Karen Bardsley Talks Tattoos, Tips and Olympic Dreams

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“It’s great, isn’t it? It’s pretty awesome.” England’s recalled goalkeeper Karen Bardsley is speaking to EnglandFootball.org ahead of the France and Canada fixtures. The 36-year-old has been out of the Lionesses picture for nearly two years, following an injury that kept her out of the 2019 World Cup semi-final clash with the United States. Harking back to the 2012 London Olympic Games, she is looking forward to the possibility of representing Team GB once again, nine years later.

“I remember being 16 years old, sitting in the quad in high school with some of my friends over lunch. We were asking each other about what kind of tattoos we would get. I know it seems like a bit of a tangent, but bear with me. I said the only way I’d ever get a tattoo is if I went to the Olympics. We all just kind of laughed it off. Lo and behold, I ended up going. So that will forever be etched in my mind… and on my wrist.

“But I never thought it would happen — I just [thought] it was one of those flippant comments that you make as a child. For it to happen once was a dream. For it to happen again, wow. It would be absolutely unreal. It would be really, really high up there on my list of achievements, for sure.”

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The American-born shot-stopper was Team GB’s first choice when they were knocked out of a home Games by Canada in the quarter-finals. The squad for the Olympic Games in Tokyo this summer can only feature 18 players. That is particularly restrictive for Team GB, whose players come from the four UK nations of England, Northern Ireland, Scotland and Wales. There are likely to be just two goalkeepers, while a third is expected to travel to Japan as a standby in case of injuries or illness.

Bardsley is desperate to kick on and feature at a second Olympics. However, she is aware that many talented players will have to miss out this summer, by virtue of such a limited squad size.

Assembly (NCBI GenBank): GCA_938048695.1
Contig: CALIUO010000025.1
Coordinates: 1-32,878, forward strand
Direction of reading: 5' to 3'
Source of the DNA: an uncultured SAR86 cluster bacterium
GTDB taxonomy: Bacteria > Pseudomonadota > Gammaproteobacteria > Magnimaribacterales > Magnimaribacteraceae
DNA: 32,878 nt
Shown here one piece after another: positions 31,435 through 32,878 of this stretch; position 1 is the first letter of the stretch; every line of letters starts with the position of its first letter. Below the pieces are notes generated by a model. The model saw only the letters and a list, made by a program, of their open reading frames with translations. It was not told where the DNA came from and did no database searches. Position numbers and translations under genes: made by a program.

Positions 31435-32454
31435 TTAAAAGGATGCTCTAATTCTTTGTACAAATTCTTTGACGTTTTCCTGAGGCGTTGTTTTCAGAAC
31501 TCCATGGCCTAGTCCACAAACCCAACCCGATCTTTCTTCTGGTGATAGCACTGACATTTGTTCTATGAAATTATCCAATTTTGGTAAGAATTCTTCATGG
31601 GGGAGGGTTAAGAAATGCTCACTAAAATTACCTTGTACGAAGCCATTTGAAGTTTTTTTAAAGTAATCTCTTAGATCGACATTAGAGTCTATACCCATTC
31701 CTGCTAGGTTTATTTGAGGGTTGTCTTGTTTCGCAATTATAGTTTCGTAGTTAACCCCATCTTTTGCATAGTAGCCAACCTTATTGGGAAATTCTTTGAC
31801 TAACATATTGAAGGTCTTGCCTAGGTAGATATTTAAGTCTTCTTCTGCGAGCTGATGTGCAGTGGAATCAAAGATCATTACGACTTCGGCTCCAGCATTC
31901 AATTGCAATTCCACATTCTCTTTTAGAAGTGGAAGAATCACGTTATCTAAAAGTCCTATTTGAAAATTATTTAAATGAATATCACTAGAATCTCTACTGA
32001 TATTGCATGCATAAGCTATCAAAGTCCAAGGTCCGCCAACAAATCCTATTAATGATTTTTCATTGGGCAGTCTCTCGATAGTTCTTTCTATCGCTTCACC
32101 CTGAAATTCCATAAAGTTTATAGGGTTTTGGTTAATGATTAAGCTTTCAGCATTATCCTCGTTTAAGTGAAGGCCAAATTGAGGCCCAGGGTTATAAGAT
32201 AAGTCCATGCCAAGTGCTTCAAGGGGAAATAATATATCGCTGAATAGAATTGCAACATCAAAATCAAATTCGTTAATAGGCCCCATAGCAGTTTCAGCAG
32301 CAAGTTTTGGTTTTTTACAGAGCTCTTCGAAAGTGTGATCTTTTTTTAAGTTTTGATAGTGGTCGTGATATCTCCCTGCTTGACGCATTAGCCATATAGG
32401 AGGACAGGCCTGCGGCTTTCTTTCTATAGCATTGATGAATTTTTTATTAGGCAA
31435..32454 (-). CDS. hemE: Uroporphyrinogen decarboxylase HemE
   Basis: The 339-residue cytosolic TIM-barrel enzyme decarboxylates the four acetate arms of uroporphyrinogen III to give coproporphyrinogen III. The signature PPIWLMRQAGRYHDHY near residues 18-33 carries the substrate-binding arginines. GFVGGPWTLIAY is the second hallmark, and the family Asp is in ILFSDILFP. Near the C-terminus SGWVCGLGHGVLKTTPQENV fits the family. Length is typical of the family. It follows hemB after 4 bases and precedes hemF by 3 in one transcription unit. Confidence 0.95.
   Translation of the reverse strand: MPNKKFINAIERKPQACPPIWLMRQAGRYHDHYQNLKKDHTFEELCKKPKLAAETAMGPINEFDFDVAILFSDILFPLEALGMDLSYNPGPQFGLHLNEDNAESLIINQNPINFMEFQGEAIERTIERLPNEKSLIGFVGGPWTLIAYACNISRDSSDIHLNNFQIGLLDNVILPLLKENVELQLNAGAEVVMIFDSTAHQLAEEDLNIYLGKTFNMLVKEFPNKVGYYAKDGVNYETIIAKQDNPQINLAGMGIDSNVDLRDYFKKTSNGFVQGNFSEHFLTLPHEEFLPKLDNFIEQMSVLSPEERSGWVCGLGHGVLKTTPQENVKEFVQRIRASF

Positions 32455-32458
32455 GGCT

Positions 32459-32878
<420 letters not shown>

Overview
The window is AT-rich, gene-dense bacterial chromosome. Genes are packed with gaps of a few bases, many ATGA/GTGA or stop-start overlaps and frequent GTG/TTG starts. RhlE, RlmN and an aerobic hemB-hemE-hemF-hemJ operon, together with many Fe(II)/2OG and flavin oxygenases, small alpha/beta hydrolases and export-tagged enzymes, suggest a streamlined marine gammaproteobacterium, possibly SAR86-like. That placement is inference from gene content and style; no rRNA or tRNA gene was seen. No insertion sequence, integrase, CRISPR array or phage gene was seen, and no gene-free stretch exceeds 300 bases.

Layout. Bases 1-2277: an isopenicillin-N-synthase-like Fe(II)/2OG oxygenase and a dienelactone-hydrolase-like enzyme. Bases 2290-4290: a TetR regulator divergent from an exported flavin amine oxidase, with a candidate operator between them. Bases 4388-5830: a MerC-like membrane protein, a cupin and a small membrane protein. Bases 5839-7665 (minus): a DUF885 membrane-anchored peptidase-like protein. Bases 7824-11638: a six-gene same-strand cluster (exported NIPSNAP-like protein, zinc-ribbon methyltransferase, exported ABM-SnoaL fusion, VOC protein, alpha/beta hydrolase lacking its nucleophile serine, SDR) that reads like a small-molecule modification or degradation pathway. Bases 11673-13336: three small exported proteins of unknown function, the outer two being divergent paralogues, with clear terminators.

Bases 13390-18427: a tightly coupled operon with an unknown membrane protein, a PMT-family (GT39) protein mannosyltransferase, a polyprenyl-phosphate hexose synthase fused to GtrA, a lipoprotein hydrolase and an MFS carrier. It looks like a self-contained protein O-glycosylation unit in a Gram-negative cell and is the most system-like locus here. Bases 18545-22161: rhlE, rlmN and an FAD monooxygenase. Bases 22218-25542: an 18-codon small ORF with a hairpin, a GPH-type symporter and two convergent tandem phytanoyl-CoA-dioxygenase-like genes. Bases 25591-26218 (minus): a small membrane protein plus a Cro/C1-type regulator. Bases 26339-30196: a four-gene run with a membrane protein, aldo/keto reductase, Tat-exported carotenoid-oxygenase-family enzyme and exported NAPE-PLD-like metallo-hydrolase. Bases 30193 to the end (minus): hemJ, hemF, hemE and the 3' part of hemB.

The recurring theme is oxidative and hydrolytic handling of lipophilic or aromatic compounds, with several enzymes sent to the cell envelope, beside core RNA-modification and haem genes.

“Yes, it’s an honour to be selected, but I think ultimately people really have to understand how difficult the selection process is really becoming,” she tells EnglandFootball.org. “We have so much depth in every single position. I think people really need to understand — whether they’re in the squad [or] outside the squad — the way women’s football is going. Not only are we bound by the specific rules placed on us by the Olympics, but the talent pool is growing. That’s only a good thing.

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“What’s really exciting if we look really far forward is that, if things keep continuing the way they are, there will be more opportunities. I missed out on a major tournament in 2005 and I thought my world was ending. You never know what’s going to ignite that spark. For me, that was a big one. It was like: ‘Well, I’ll show you!’.”

Bardsley offers her advice to any of her colleagues or potential colleagues who might end up missing out on representing Hege Riise and Team GB in Tokyo.

“For it to happen once was a dream. For it to happen again, wow. It would be absolutely unreal.”

Karen Bardsley on playing at the Olympics

“No one’s career is ever completely straight. Everyone wants it to be on an upward trajectory all the time. But that’s just not how life is; that’s not how football is. It’s going to be filled with highs and lows, and how you respond to those highs and lows is what defines you. These opportunities for selection give you the chance to show everyone the kind of person that you are and how you respond. So that would be my best advice: use it to really discover who it is that you are, how you want to be, and what you want to achieve.”

The final squad for the tournament is expected to be announced later this month. Team GB have been drawn in Group A, where they’ll open the tournament on 21 July against Chile before facing Japan and finally Canada. The final takes place in Tokyo on 6 August. Team GB will hope to be there in an active capacity, but the first hurdle for Bardsley and others is to earn a coveted seat on the plane. It’ll be a nervous few weeks of waiting for a number of players, that’s for sure.

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